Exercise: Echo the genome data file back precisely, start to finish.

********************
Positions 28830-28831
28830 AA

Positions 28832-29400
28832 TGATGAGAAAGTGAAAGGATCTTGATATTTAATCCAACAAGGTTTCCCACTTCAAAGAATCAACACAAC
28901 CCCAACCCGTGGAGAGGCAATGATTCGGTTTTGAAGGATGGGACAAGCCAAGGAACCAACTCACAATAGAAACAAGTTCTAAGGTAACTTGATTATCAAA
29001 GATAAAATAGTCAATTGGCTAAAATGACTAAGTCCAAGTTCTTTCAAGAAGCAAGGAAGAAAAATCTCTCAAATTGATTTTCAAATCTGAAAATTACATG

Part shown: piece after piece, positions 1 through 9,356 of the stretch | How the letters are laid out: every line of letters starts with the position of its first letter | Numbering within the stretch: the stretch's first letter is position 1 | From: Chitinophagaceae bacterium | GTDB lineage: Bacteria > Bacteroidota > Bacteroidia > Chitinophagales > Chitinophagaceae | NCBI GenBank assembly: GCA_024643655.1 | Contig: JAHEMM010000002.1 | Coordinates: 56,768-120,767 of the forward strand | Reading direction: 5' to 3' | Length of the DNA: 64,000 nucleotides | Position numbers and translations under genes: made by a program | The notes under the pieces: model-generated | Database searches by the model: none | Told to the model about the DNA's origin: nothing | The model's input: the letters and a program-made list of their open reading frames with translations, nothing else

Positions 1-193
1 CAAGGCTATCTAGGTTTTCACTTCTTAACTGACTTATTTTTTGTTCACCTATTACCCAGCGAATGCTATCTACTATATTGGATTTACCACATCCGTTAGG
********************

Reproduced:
Positions 28830-28831
28830 AA

Positions 28832-29400
28832 TGATGAGAAAGTGAAAGGATCTTGATATTTAATCCAACAAGGTTTCCCACTTCAAAGAATCAACACAAC
28901 CCCAACCCGTGGAGAGGCAATGATTCGGTTTTGAAGGATGGGACAAGCCAAGGAACCAACTCACAATAGAAACAAGTTCTAAGGTAACTTGATTATCAAA
29001 GATAAAATAGTCAATTGGCTAAAATGACTAAGTCCAAGTTCTTTCAAGAAGCAAGGAAGAAAAATCTCTCAAATTGATTTTCAAATCTGAAAATTACATG

Part shown: piece after piece, positions 1 through 9,356 of the stretch | How the letters are laid out: every line of letters starts with the position of its first letter | Numbering within the stretch: the stretch's first letter is position 1 | From: Chitinophagaceae bacterium | GTDB lineage: Bacteria > Bacteroidota > Bacteroidia > Chitinophagales > Chitinophagaceae | NCBI GenBank assembly: GCA_024643655.1 | Contig: JAHEMM010000002.1 | Coordinates: 56,768-120,767 of the forward strand | Reading direction: 5' to 3' | Length of the DNA: 64,000 nucleotides | Position numbers and translations under genes: made by a program | The notes under the pieces: model-generated | Database searches by the model: none | Told to the model about the DNA's origin: nothing | The model's input: the letters and a program-made list of their open reading frames with translations, nothing else

Positions 1-193
1 CAAGGCTATCTAGGTTTTCACTTCTTAACTGACTTATTTTTTGTTCACCTATTACCCAGCGAATGCTATCTACTATATTGGATTTACCACATCCGTTAGG